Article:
Hurricane Warning Definition Has Been Altered by National Hurricane Center
The National Hurricane Center has announced that it's going to alter the definition of a "hurricane warning."
This means that the next time there's a storm headed toward land that has the potential to be another Sandy, a "hurricane warning" will be posted by the Hurricane Center -- even if the storm is not yet technically a hurricane.
This also means that WSVN Channel 7 is going to literally have its anchors running around the Newsplex with arms flailing in the air screaming, "WE'RE ALL GONNA DIE!!"
It's gonna be great.
The change comes mostly after Sandy struck New York and New Jersey as a massive monster Frankenstorm but was forecast to transition into a post-tropical system before making landfall.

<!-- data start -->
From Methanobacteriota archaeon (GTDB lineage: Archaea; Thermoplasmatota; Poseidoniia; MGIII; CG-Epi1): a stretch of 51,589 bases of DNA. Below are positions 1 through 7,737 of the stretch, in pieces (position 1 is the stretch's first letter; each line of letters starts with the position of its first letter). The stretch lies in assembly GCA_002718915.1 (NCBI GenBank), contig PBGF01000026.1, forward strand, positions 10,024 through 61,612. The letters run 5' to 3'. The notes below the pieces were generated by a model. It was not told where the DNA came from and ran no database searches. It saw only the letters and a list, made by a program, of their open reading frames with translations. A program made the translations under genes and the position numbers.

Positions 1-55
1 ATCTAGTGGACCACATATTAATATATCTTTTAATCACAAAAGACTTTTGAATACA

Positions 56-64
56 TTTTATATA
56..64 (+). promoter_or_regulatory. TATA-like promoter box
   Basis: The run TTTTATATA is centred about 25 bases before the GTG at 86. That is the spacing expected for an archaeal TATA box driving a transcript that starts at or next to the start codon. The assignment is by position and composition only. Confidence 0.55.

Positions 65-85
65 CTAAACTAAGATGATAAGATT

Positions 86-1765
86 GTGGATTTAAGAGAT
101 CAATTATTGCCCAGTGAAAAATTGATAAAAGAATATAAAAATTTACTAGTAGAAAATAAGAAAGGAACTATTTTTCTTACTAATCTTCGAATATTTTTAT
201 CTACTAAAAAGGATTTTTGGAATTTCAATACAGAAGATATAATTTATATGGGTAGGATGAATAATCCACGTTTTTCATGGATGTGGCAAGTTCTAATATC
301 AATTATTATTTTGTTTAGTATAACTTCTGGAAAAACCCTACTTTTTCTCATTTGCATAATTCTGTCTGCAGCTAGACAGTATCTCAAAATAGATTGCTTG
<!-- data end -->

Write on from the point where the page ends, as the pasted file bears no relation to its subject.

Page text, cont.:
A hurricane warning wasn't posted before Sandy hit the East Coast. The hurricane center received a lot of criticism after that -- especially Weather Channel Tropical Expert (and former South Florida weather dude) Brian Norcross.
Sandy's core came apart before hitting land, but it still struck with hurricane conditions and massive storm surges that brought flooding and devastation, especially in New Jersey.
So, naturally the resolution is to tag any sort of bad-looking storm a "hurricane warning."
Of course, it's always better to be safe than sorry and all that.
It'll also be a lot of fun watching the WSVN talking heads yelling at us wearing tribal face paint and holding makeshift spears while a bonfire burns in the background, Lord of the Flies style.